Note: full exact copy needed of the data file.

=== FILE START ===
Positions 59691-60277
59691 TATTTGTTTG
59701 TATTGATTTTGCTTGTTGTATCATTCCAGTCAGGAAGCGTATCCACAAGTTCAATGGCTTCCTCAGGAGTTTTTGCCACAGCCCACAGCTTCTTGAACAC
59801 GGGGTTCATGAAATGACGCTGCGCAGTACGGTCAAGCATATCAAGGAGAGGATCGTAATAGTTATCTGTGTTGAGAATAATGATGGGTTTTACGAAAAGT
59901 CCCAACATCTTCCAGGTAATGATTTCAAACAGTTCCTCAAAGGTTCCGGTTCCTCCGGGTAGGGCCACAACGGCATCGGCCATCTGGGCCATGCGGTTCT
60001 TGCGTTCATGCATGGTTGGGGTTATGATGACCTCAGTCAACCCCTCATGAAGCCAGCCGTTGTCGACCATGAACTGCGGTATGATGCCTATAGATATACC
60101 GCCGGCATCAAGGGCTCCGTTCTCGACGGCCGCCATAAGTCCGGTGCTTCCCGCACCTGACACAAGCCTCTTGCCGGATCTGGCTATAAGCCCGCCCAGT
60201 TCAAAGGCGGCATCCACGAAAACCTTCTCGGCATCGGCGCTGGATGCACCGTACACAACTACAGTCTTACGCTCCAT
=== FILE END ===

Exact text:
Positions 59691-60277
59691 TATTTGTTTG
59701 TATTGATTTTGCTTGTTGTATCATTCCAGTCAGGAAGCGTATCCACAAGTTCAATGGCTTCCTCAGGAGTTTTTGCCACAGCCCACAGCTTCTTGAACAC
59801 GGGGTTCATGAAATGACGCTGCGCAGTACGGTCAAGCATATCAAGGAGAGGATCGTAATAGTTATCTGTGTTGAGAATAATGATGGGTTTTACGAAAAGT
59901 CCCAACATCTTCCAGGTAATGATTTCAAACAGTTCCTCAAAGGTTCCGGTTCCTCCGGGTAGGGCCACAACGGCATCGGCCATCTGGGCCATGCGGTTCT
60001 TGCGTTCATGCATGGTTGGGGTTATGATGACCTCAGTCAACCCCTCATGAAGCCAGCCGTTGTCGACCATGAACTGCGGTATGATGCCTATAGATATACC
60101 GCCGGCATCAAGGGCTCCGTTCTCGACGGCCGCCATAAGTCCGGTGCTTCCCGCACCTGACACAAGCCTCTTGCCGGATCTGGCTATAAGCCCGCCCAGT
60201 TCAAAGGCGGCATCCACGAAAACCTTCTCGGCATCGGCGCTGGATGCACCGTACACAACTACAGTCTTACGCTCCAT